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http://dx.doi.org/10.1016/j.nmd.2019.09.014DOI Listing
November 2019

More prominent muscle involvement in patients with dermatomyositis with anti-Mi2 autoantibodies.

Neurology 2019 11 8;93(19):e1768-e1777. Epub 2019 Oct 8.

From the Muscle Disease Unit, Laboratory of Muscle Stem Cells and Gene Regulation (I.P.-F., M.C.-D., K.P., Y.H., W.H., A.L.M.), National Institute of Arthritis and Musculoskeletal and Skin Diseases, NIH, Bethesda; Departments of Neurology (I.P.-F., M.C.-D., A.M.C., L.C.-S., A.L.M.) and Medicine (C.A.M., J.A., E.T., J.J.P., S.K.D., L.C.-S., A.L.M.), Johns Hopkins University School of Medicine, Baltimore, MD; Faculty of Health Sciences (I.P.-F.), Universitat Oberta de Catalunya, Barcelona, Spain; Department of Medicine (J.H.), Medstar Georgetown University Hospital, Washington, DC; and Department of Medicine (C.J.), Hospital of the University of Pennsylvania, Philadelphia.

Objective: To define the clinical phenotype of dermatomyositis (DM) with anti-Mi2 autoantibodies.

Methods: In this longitudinal cohort study, the prevalence and severity of clinical features at disease onset and during follow-up in patients with anti-Mi2-positive DM were compared to patients with anti-Mi2-negative DM, antisynthetase syndrome (AS), and immune-mediated necrotizing myopathy (IMNM). Longitudinal anti-Mi2 autoantibody titers were assessed.

Results: A total of 58 patients with anti-Mi2-positive DM, 143 patients with anti-Mi2-negative DM, 162 patients with AS, and 170 patients with IMNM were included. Among patients with anti-Mi2-positive DM, muscle weakness was present in 60% at disease onset and occurred in 98% during longitudinal follow-up; fewer patients with anti-Mi2-negative DM developed weakness (85%; = 0.008). Patients with anti-Mi2-positive DM were weaker and had higher creatine kinase (CK) levels than patients with anti-Mi2-negative DM or patients with AS. Muscle biopsies from patients with anti-Mi2-positive DM had prominent necrosis. Anti-Mi2 autoantibody levels correlated with CK levels and strength ( < 0.001). With treatment, most patients with anti-Mi2-positive DM had improved strength and CK levels; among 10 with multiple serum samples collected over 4 or more years, anti-Mi2 autoantibody titers declined in all and normalized in 3, 2 of whom stopped immunosuppressant treatment and never relapsed. Patients with anti-Mi2-positive DM had less calcinosis (9% vs 28%; = 0.003), interstitial lung disease (5% vs 16%; = 0.04), and fever (7% vs 21%; = 0.02) than did patients with anti-Mi2-negative DM.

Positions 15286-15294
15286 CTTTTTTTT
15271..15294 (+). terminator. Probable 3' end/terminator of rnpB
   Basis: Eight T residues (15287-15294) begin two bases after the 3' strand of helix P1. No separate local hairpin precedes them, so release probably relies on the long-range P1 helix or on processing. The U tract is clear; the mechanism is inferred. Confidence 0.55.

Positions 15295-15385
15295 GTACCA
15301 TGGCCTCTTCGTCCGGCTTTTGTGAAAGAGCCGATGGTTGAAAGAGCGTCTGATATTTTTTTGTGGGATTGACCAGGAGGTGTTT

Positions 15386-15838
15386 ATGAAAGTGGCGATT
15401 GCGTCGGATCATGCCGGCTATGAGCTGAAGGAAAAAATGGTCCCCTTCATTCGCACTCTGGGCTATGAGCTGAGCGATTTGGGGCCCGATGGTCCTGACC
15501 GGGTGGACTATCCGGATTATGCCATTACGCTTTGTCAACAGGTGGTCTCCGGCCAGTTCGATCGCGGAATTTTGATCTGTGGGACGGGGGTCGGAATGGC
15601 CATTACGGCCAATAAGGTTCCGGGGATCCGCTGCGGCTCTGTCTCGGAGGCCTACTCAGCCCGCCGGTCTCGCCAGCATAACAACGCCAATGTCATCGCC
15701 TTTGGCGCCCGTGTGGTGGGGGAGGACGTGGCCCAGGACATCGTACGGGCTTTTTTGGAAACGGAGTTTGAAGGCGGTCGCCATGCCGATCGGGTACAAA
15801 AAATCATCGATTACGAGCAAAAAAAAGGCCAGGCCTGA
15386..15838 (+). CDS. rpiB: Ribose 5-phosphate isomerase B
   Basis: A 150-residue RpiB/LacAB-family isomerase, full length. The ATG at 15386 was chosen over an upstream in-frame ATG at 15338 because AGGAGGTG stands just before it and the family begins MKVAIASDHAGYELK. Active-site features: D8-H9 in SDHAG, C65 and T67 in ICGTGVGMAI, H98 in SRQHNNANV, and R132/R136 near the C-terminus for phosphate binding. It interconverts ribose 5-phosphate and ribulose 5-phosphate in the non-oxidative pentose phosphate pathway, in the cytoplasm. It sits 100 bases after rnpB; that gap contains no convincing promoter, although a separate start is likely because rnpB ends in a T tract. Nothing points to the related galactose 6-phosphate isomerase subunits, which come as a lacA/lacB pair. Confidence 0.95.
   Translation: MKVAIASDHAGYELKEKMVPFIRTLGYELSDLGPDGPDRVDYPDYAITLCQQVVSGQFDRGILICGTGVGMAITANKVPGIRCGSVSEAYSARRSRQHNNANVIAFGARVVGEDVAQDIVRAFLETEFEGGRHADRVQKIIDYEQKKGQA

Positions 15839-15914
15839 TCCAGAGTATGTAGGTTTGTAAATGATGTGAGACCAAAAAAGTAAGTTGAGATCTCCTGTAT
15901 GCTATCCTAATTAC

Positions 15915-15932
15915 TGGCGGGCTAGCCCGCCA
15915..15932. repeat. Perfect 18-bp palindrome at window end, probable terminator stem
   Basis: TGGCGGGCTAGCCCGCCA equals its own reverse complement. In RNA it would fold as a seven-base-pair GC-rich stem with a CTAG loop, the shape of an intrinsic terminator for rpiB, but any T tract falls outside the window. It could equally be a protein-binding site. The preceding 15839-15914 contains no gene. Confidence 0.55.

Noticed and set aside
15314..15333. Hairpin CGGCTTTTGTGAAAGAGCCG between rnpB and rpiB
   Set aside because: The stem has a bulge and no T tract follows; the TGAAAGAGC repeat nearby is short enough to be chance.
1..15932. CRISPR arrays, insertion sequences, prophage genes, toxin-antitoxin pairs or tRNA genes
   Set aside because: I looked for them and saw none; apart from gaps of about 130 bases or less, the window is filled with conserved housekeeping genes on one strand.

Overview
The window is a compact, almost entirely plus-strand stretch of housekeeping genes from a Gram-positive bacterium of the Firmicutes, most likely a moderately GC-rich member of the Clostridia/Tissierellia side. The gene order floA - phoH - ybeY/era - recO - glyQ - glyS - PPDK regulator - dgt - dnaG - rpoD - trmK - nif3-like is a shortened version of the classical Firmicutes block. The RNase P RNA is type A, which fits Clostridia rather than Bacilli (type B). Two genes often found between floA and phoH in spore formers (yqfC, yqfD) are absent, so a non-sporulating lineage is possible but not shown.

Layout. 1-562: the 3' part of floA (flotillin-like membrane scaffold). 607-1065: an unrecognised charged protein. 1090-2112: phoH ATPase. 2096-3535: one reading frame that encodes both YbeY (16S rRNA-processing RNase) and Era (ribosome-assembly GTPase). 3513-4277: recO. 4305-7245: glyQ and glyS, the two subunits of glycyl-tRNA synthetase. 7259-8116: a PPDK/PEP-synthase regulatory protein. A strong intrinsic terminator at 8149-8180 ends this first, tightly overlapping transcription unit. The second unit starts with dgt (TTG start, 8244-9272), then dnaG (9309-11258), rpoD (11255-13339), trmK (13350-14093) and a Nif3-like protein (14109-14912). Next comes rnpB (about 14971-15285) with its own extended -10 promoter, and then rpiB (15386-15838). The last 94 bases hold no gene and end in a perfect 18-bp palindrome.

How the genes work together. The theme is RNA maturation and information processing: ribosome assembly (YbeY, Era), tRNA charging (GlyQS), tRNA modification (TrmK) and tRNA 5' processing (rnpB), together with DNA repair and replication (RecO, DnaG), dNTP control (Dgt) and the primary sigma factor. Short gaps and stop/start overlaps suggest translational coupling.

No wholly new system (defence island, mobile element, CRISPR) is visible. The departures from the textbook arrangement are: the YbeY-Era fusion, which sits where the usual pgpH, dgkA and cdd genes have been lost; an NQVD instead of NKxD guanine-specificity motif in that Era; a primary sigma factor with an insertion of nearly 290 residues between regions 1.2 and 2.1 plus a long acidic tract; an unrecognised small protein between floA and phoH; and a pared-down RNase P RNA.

Conclusions: Patients with anti-Mi2-positive DM have more severe muscle disease than patients with anti-Mi2-negative DM or patients with AS. Anti-Mi2 autoantibody levels correlate with disease severity and may normalize in patients who enter remission.
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http://dx.doi.org/10.1212/WNL.0000000000008443DOI Listing
http://www.ncbi.nlm.nih.gov/pmc/articles/PMC6946486PMC
November 2019

Identification of distinctive interferon gene signatures in different types of myositis.

Neurology 2019 09 21;93(12):e1193-e1204. Epub 2019 Aug 21.

From the National Institute of Arthritis and Musculoskeletal and Skin Diseases (I.P.-F, M.C.-D, A.D., K.P., P.P., F.W.M., A.L.M.), NIH, Bethesda; Johns Hopkins University School of Medicine (I.P.-F., M.C.-D., J.P., J.A., L.C.-S., T.E.L., A.M.C., A.L.M.), Baltimore, MD; Clinic Hospital and the University of Barcelona (J.C.M., J.M.G.-J.); Vall d'Hebron Hospital and Autonomous University of Barcelona (A.S.-O.); and Faculty of Health Sciences (I.P.-F.), Universitat Oberta de Catalunya, Barcelona, Spain.

Objective: Activation of the type 1 interferon (IFN1) pathway is a prominent feature of dermatomyositis (DM) muscle and may play a role in the pathogenesis of this disease. However, the relevance of the IFN1 pathway in patients with other types of myositis such as the antisynthetase syndrome (AS), immune-mediated necrotizing myopathy (IMNM), and inclusion body myositis (IBM) is largely unknown. Moreover, the activation of the type 2 interferon (IFN2) pathway has not been comprehensively explored in myositis. In this cross-sectional study, our objective was to determine whether IFN1 and IFN2 pathways are differentially activated in different types of myositis by performing RNA sequencing on muscle biopsy samples from 119 patients with DM, IMNM, AS, or IBM and on 20 normal muscle biopsies.

Methods: The expression of IFN1- and IFN2-inducible genes was compared between the different groups.

Results: The expression of IFN1-inducible genes was high in DM, moderate in AS, and low in IMNM and IBM. In contrast, the expression of IFN2-inducible genes was high in DM, IBM, and AS but low in IMNM. The expression of IFN-inducible genes correlated with the expression of genes associated with inflammation and muscle regeneration. Of note, expression levels alone performed as well as composite scores relying on multiple genes to monitor activation of the IFN1 pathway in myositis muscle biopsies.

Conclusions: IFN1 and IFN2 pathways are differentially activated in different forms of myositis. This observation may have therapeutic implications because immunosuppressive medications may preferentially target each of these pathways.
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http://dx.doi.org/10.1212/WNL.0000000000008128DOI Listing